‘Total Recall’ Movie Review – Total Genre Pic
It’s a shame (sort of) that there have been so many great movies dealing with memories. Three films that I would consider some of the best modern movies (Memento, Eternal Sunshine of the Spotless Mind, and Inception) have similarities to Len Wiseman’s Total Recall. However, unlike the other films, Recall doesn’t seem nearly as polished or focused, which is really unfortunate given how exciting it can be at times.
While I’m comparing movies, there was a quality to this film that made me think of the recent release of The Amazing Spider-Man, where I just couldn’t get over the fact that I’d seen this movie before. In the case of Total Recall, I had literally finished the original Total Recall (Paul Verhoeven’s 1990 movie) 14 hours before I saw the new one. I was embarrassed I hadn’t seen it before and really enjoyed it. However, I think it’s worth noting that a lot of the twists and turns are pretty identical between movies, meaning there weren’t many surprises.
This year’s Recall does switch up some details, though, including the setting and the scope of the futuristic environment. However, some of the changes weren’t as well received – I felt like a change to a PG-13 rating seriously hindered the action.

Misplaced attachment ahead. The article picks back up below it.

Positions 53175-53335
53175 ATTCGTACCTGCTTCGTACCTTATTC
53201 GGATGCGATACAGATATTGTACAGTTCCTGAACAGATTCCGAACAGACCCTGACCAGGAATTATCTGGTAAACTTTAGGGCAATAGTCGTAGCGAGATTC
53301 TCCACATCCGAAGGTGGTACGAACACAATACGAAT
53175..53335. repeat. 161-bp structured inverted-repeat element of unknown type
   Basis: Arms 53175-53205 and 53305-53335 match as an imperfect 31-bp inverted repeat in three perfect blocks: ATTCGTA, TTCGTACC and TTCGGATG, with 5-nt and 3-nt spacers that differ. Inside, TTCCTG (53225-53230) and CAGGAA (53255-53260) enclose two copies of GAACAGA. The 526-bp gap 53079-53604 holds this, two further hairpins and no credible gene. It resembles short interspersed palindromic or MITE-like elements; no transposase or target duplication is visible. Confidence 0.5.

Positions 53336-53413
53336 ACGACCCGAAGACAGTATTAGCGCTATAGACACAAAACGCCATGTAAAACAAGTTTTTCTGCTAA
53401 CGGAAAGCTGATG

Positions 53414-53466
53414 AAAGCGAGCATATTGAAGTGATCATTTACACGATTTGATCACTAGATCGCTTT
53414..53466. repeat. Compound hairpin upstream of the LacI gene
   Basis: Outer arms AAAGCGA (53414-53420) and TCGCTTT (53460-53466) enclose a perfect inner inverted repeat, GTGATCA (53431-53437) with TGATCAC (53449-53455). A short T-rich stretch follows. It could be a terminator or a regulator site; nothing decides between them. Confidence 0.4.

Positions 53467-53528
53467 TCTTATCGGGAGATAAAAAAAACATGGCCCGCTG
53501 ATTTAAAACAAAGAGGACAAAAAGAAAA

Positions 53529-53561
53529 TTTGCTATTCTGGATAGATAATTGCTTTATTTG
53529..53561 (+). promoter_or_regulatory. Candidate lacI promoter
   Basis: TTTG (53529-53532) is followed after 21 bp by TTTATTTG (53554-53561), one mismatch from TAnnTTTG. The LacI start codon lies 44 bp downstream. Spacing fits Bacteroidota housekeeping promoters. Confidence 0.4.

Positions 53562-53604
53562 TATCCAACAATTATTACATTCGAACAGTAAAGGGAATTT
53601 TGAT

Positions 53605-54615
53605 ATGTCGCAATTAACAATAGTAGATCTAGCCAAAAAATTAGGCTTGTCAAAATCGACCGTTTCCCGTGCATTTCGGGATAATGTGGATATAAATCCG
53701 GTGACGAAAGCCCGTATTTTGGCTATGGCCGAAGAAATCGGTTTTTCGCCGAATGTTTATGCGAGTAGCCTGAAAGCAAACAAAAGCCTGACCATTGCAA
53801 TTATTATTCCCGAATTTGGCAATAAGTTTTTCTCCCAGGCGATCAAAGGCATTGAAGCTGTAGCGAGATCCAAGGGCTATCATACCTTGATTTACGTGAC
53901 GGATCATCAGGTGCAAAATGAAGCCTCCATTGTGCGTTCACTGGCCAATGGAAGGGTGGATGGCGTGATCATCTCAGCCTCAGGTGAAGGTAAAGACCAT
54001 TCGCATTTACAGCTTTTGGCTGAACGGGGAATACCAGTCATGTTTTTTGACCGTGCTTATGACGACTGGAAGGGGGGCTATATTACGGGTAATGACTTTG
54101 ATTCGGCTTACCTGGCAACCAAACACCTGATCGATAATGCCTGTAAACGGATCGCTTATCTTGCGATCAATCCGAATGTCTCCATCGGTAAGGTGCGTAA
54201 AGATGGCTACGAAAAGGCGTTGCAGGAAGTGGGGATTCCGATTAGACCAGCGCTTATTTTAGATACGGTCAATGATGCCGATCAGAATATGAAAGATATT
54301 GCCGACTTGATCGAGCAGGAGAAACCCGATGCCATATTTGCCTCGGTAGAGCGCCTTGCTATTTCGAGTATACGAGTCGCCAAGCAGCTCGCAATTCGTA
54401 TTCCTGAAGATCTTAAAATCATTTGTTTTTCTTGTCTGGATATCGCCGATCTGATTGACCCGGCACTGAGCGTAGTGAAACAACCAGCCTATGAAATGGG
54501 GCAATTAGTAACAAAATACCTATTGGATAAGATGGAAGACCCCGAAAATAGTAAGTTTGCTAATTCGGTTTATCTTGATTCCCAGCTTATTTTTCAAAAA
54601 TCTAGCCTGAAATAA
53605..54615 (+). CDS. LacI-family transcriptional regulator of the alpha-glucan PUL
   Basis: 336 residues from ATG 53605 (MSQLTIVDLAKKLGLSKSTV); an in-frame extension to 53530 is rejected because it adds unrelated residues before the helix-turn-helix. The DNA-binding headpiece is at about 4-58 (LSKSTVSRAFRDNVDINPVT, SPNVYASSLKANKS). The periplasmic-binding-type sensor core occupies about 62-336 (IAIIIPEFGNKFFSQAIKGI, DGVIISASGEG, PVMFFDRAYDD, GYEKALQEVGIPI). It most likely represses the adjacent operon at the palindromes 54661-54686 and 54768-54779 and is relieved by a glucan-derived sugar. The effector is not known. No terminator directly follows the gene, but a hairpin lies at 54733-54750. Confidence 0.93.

For those that don’t know anything about either movie, Total Recall is set in a dystopian future where the government controls society. When Doug Quaid (Colin Farrell) decides to use an experimental memory implantation service (titled Rekall), he finds out that he’s had an old memory set erased. The service is intended to create memories (like vacations, experiences, and etc.), but Quaid finds himself confused about his past and how all the people around him fit into it.
When the government, led by a controlling leader named Vilos Cohaagen (Bryan Cranston) and a hard-working agent (Kate Beckinsale), find out Quaid is trying to recover his old identity, they try everything in their power to stop him from finding out his secret past.
There’s nothing terribly wrong with the performances…with Farrell being a formidable choice. I thought Beckinsale was pretty good, too, but half her role involved her busting through a door trying to catch Quaid. After a few times, the trope became overused and tired.
The plot obviously leads to an action-heavy final two acts, with some of it being pretty awesome. Unfortunately, the best action sequence (in my opinion) was all over the marketing trailers. So again, nothing new.
By the end, Total Recall feels more like an action movie first, memory-trip second. The films I mentioned earlier are the opposite. They weave between mind-bending drama and awesome visuals (especially in the case of Inception) pretty flawlessly.
I try not to put movies in a box before I see them, and I’d ultimately say this year’s Total Recall is decent. When it boils down to it, the story focuses way too much on action when it had some great potential opportunities to talk about memory, existentialism, and human nature. There’s enough difference in the two films (and 28 years) to justify a new movie, but the twists and turns aren’t lost on anyone who’s seen the latter film recently (like me).
Would I recommend it? Probably. Would I see it again? Probably not.
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